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Monday, August 29, 2011

Paton v. Advanced Micro Devices: Sabbatical Leave May Be Protected as Vacation under Labor Code 227.3

In Paton v. Advanced Mirco Devices, Inc. (8/5/11) 197 Cal.App.4th 1505, a former employee brought a class action against his former employer, alleging that he was entitled to be paid for an eight-week sabbatical that he had earned but not used at time he resigned. The trial court (Santa Clara Superior, Judge Jack Komar) granted the employer's motion for summary judgment, and the employee appealed. The Court of Appeal reversed, holding that it could not determine as a matter of law that the sabbatical leave was not vested vacation pay subject to Cal. Labor Code section 227.3.

The Court first asked, "What is vacation?"
It is paid time off that accrues in proportion to the length of the employee's service, is not conditioned upon the occurrence of any event or condition, and usually does not impose conditions upon the employee's use of the time away from work. (See DLSE Opn. Letter [as of Jul. 26, 2011] “Leave time which is provided without condition is presumed to be vacation no matter what name is given to the leave.”)
Slip op. at 7.
In contrast to regular vacation, sabbatical leave, as it originated in the academic setting, is a conditional type of paid leave. The dictionary definition of “sabbatical” is “a period of paid leave granted to a university teacher for study or travel (traditionally one year for every seven years worked).” (Concise Oxford English Dict. (11th ed.2004) p. 1262, col. 2.) Sabbaticals are usually granted for one academic semester or for a full year. During the sabbatical the faculty member engages in a project intended to promote his or her professional development and, in turn, enhance the institution's status as an institute of higher learning. (Boening & Miller, Research and Literature on the Sabbatical Leave: A Review (Univ. of Ala., Higher Education Administration Program 1997), available at [as of Jul. 26, 2011].) Sabbaticals are granted with the expectation that the faculty member will return to the employing institution and put his or her newly acquired expertise to use there after the sabbatical is over. (Ibid.) Thus, traditional sabbaticals are like special-purpose, conditional types of leave in that the employee is expected to use time for the identified purpose. They also have an incentive component to the extent they encourage the employee to continue in the service of the institution that provides the opportunity for professional growth.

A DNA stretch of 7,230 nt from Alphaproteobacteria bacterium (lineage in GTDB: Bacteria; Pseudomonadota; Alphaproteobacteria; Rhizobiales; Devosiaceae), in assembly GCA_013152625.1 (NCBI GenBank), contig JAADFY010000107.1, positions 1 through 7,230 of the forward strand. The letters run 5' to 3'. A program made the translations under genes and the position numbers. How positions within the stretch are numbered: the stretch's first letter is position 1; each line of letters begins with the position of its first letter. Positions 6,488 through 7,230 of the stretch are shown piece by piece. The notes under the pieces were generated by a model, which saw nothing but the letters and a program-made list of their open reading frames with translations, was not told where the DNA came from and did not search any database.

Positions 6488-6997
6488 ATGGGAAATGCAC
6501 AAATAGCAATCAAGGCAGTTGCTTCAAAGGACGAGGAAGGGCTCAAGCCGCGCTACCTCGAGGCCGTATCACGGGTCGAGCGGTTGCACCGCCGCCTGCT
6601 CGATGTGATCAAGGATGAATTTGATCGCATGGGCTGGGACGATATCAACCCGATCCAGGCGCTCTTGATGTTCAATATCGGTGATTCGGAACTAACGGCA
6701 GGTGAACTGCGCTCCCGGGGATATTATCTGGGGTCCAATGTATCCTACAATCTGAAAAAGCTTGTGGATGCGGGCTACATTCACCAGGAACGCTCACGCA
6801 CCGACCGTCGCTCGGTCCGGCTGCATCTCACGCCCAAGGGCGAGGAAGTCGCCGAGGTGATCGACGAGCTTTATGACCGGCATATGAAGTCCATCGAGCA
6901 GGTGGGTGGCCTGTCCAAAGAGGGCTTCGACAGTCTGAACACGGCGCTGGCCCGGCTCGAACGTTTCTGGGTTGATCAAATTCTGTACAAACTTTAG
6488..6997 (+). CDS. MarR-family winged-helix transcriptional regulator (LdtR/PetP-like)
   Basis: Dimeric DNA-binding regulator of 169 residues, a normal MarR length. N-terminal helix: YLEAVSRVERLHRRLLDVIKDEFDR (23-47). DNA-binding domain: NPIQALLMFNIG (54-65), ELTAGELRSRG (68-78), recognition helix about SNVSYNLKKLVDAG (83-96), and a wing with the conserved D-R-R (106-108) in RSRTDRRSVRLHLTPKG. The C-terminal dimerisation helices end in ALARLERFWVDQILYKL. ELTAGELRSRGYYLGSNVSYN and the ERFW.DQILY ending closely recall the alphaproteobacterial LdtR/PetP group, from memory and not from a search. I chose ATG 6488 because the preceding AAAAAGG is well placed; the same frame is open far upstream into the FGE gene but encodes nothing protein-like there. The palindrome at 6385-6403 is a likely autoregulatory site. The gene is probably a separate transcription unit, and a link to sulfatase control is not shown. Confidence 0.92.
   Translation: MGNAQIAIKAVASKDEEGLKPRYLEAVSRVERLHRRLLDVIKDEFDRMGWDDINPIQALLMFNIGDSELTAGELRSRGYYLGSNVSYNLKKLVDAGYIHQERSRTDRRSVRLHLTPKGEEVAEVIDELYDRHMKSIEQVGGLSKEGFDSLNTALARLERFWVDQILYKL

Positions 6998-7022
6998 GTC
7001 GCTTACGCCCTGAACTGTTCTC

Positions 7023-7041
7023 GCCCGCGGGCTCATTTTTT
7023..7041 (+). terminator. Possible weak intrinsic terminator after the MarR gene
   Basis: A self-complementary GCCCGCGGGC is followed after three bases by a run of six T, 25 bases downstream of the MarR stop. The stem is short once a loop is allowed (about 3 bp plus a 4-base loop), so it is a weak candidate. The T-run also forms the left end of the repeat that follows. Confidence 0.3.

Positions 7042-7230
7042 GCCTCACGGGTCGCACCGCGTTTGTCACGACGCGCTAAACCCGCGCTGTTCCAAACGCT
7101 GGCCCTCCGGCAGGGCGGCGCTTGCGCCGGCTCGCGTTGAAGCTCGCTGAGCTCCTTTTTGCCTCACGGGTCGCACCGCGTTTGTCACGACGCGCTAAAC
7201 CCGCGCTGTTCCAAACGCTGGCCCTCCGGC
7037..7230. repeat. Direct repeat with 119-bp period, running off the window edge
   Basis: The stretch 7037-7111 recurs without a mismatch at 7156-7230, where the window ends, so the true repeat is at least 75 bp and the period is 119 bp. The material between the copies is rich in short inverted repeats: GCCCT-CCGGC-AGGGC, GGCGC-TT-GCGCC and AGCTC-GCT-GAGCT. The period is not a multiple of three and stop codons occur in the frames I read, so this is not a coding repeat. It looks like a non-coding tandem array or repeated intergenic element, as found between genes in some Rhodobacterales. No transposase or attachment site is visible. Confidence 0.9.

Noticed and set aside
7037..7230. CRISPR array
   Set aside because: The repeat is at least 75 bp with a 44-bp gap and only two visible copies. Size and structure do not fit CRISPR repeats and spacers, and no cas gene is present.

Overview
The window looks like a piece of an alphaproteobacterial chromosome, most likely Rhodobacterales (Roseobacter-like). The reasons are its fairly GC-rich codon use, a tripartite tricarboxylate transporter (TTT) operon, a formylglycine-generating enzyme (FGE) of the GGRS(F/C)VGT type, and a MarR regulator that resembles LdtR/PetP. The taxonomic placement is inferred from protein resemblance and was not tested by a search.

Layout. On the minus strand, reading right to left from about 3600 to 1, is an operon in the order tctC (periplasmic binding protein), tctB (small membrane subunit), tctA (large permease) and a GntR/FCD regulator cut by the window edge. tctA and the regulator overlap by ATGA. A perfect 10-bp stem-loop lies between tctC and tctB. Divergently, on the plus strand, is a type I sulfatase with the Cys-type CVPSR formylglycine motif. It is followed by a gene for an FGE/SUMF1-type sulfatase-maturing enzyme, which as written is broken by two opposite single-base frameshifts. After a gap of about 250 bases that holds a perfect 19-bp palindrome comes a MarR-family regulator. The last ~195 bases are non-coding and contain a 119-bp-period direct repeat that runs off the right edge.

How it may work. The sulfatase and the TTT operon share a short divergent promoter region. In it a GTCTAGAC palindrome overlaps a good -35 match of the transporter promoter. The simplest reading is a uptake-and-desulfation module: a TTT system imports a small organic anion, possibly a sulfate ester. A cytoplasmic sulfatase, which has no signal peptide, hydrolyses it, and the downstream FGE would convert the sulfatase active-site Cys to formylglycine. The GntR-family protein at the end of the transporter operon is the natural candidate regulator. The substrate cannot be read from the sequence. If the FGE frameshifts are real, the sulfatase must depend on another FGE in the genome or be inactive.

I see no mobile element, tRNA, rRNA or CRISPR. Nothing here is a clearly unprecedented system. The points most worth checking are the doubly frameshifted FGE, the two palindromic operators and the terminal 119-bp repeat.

Ibid. Adopting three tests promulgated by the DLSE and adding a fourth test, the Court held that sabbatical leave differs from vacation as follows:
First, leave that is granted infrequently tends to support the assertion that the leave is intended to retain experienced employees who have devoted a significant period of service to the employer [and thus is sabbatical, not vacation]....